Tone & Technology

TONE - is a difficult thing to describe.  It comes in many forms and means so many different things to each person.  It can mean one thing to a player and another to the listener.  The player has a connection with the system that is the pick, strings, guitar, pedals, amplifier, speaker and room that the listener doesn't.  To the listener the tone is only what he or she hears, which quite often translates as great playing and not necessarily great equipment.  To the player however the tone is everything they experience as the process of playing and hearing forms a feedback loop, and a big part of that experience is the amplifier.

Unlike guitars, amplifiers don't really improve/mellow/warm with age. Vintage amps can be temperamental, unreliable and downright dangerous.  What they generally offer though is a simplicity of electronic design coupled with a method of construction that allowed maintenance and modification to be performed relatively easily.  Many popular amps made right up to the early 80's were constructed using tag and turret boards or, if they used a PCB, the pots, switches and sockets were still mounted on the chassis and connected with the good old fashioned mechanical isolator that is wire.  When mass production got hold of guitar amps things took a turn for the worse.  In a bid to reduce costs designers were encouraged to put as many components as possible, including the pots, switches and sockets onto a single PCB so they could all be soldered in one hit on the wave solder machine.  This led to a plague of unreliable amplifiers hitting the market, many of which I got to repair in my days as a tech in Denmark Street.  It was a great opportunity for me though to see what did and didn't survive the rigours of the road.

The PCB method of construction also opened up a lot of possibilities for the designers of these amps. The use of printed circuit boards meant that lots more circuitry could be easily and cheaply integrated into the product.  Solid state distortion, built in effects, various types of FX loops and copious amounts of channels switching could all help the manufacturer of the amp to beat the competition.  This craze has kept on and now it's possible to buy amplifiers with four or more channels each with two or three modes, plus FX, loops. midi switching etc, etc.  Many of these amps describe themselves as valve or tube amplifiers when in many cases the contribution that the valves make to the tone is minimal.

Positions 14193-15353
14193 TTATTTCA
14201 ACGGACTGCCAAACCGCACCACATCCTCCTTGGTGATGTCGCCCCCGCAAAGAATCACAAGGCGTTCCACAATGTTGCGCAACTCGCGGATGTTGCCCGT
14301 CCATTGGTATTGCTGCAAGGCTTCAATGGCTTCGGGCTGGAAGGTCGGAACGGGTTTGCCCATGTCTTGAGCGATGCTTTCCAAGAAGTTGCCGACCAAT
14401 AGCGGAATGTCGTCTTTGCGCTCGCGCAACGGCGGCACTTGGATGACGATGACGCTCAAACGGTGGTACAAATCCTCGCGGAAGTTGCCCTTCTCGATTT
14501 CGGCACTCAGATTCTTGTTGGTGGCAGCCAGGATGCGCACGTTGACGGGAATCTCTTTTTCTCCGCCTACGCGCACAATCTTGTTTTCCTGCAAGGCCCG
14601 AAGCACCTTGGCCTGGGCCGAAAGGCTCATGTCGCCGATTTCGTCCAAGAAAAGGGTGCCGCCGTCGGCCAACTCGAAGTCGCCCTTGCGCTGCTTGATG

Recently there has been a revival in the popularity of vintage amplifiers with many top players being seen on stage with a host of of old Fenders and Marshalls.  And of course the boutique amp market is all about hand wired replicas of amps from the 50's and 60's sometimes with a twist here and there and on other occasions a perfect clone of the original.  Do these amps sound better?  Of course it depends on your taste.  The simplicity of these early designs certainly has an attraction; the idea that your guitar signal has minimal pollution from circuitry and the shortest path possible to the loudspeaker.  Single channel amplifiers without the complications of circuitry to provide noiseless channel switching and FX loop buffering and MIDI controllability.  But is our judgement clouded by our belief that 'old stuff' is better?  It's a tangible concept with a guitar but it is difficult to believe that an amplifier will improve with age.  From a technical perspective things can only deteriorate.  And there is no reason why an amp built today couldn't perform in the way that one built in the 50's does (and did when it was new).

The fact is that many seasoned players move towards either vintage or boutique amplifiers as they 'mature' in their playing.  In my experience it is a result of 'finding' oneself musically.  It's the point when your sound, your tone and your music stop being defined by just your gear and become more about you as a player and your approach to melody and musical structure.  It's when you choose an instrument - a guitar and an amplifier - that allow you to connect in the most direct and intimate way to your musical ideas.  When we hear players with great TONE , that's what we're hearing.